Māori and Police working together

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Commitment to Māori and the Treaty

Police is committed to being responsive to Māori as tangata whenua and understands the value and importance of the Māori Crown relationship and honouring the Treaty of Waitangi as New Zealand’s founding document. Police continue to work to understand how as an organisation, we can be a more proactive and an inclusive partner for Iwi Māori.

Police put the Treaty into action in three main ways.

Article One (Kawanatanga)

  • Improving Police capability to address Māori issues, as a requirement of being an active and engaged Treaty partner.

Article Two (Tino Rangatiratanga)

  • Enabling iwi to have ownership of decision making that affects Māori. Creating strong relationships with tangata whenua in order for Police and Māori to jointly reduce offending and victimisation within Māori communities.

Article Three (Ōritetanga)

  • Ensuring Māori have access to justice and receive equal treatment before the law.

Improving our Service Delivery through enhanced cultural competency of our people

New Zealand is a diverse and multicultural organisation. To enable effective and appropriate responsive policing, Police are continuously looking for ways to advance the skills and knowledge of our people through various experiences and learning environments.  Key to this is delivering training on Te Ao Māori, Tikanga, Te Reo Māori, Treaty of Waitangi, Declaration of Independence as well as increasing bicultural knowledge, skills and comfort of staff in engaging with our communities.

Engaging Māori in culturally responsive policing

Māori Focus Forum

The Commissioner of Police has a group of senior kaumatua and kuia who meet with him regularly to discuss issues of mutual interest and concern. This forum is known as the Commissioner's Māori Focus Forum and includes a variety of members representing our Māori community. The group helps guide policing strategy in regard to Māori and provides advice on current issues of concern to whānau, hapū, community, and iwi, and strengthens the consultative environment and partnership between Māori and Police. The Māori Focus Forum helped develop and co-design Te Huringa O Te Tai with Police. The forum plays a governance role and helps oversee the strategy's implementation. This forum will not only recognise the special nature of the relationship between Māori people and a Crown agency, but will also provide a direct link between the Police and the aspirations of Māori.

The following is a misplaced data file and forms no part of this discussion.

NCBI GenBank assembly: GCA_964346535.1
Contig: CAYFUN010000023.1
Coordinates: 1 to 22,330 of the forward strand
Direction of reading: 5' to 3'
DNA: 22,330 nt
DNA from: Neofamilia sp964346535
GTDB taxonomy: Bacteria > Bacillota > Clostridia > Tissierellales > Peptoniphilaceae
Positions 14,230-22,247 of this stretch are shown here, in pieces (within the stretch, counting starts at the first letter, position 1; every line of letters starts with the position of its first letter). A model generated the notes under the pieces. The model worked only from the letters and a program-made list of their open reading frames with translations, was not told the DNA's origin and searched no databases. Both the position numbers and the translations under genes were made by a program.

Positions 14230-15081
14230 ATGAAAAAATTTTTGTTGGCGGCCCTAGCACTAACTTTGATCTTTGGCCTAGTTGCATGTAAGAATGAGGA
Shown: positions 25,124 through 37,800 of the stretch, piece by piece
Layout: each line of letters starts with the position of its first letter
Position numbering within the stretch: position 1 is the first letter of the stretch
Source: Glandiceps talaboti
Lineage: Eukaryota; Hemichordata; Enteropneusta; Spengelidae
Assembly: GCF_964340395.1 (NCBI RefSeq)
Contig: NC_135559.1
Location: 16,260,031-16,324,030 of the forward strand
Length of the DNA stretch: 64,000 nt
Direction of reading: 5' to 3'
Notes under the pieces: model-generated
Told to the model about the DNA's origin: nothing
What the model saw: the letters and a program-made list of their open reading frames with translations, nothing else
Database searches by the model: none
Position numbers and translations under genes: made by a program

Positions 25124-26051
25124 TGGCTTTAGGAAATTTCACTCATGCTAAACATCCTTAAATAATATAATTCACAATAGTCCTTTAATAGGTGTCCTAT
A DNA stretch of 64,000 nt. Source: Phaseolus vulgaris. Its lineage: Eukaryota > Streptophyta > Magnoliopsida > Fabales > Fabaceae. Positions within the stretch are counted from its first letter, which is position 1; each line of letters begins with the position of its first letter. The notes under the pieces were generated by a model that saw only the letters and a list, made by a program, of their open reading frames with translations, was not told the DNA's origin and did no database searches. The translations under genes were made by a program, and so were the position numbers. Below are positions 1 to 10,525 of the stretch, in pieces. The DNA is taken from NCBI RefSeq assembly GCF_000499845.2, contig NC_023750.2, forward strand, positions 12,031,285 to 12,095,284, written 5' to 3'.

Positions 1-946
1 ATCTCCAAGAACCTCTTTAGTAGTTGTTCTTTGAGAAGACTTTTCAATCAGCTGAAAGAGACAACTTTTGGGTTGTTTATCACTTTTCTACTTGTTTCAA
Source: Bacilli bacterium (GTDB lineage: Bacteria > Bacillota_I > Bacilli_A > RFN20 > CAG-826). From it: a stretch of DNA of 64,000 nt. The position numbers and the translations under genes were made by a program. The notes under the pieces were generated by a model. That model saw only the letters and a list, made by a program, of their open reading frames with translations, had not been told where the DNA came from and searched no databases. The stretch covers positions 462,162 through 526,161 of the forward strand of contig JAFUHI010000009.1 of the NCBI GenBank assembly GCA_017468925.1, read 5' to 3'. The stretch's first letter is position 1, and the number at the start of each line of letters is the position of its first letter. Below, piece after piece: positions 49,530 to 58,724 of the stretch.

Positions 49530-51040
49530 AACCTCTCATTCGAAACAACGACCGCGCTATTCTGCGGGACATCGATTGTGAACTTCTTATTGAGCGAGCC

Current members of the Māori Focus Forum are:

  • Arihia Stirling
  • Dame Iritana Tawhiwhirangi
  • Selwyn Parata
  • Paora Stanley
  • Rahui Papa
  • Bishop Kitohi Pikaahu
  • Ta Mark Solomon
  • Lisa Tumahai
  • Dame Naida Glavish
  • Harry Mikaere and
  • Harry Burkhardt
  • Shane Graham
  • Michelle McDonald
  • Howie Tamati
  • Rikirangi Gage
  • Ngahiwi Tomoana
  • Pru Kapua
  • Monty Morrison
  • Helmut Modlik
  • Kura Moeahu

District Māori Advisory Boards

Each police district has its own District Māori Advisory Board made up of representatives of local iwi. The Boards help police commanders with strategy and issues at local level.

Māori Wardens Project

The Māori Wardens Project is a joint venture with Te Puni Kōkiri and Police. The project provides training and support to an increasing number of Māori wardens throughout New Zealand.

Māori wardens are involved in a range of activities such as:

  • curbing unruly behaviour and diffusing tensions
  • caring for rangatahi
  • security at events and in public places, street patrols
  • walk-throughs at licensed premises
  • hospital visits
  • Court attendance and support.

If you are interested in becoming a warden, visit the Te Puni Kōkiri website to find your local and regional Te Puni Kōkiri offices.

Research opportunities

New Zealand Police is interested in working with people who wish to undertake research on topics involving Māori, including (but not limited to):

  • effective programmes for specific types of offending (eg shoplifting)
  • recruitment, retention and promotion of Māori in Police
  • ethnic representation in the criminal justice system
  • relationships between Police and Māori
  • explaining patterns in victimisation and offending among Māori
  • service provision to Māori victims and offenders
  • effectiveness of initiatives to address victimisation and offending among Māori.

Find out more about New Zealand Police research application requirements.

For more information about research with Police:
P (04) 474 9465 E research@police.govt.nz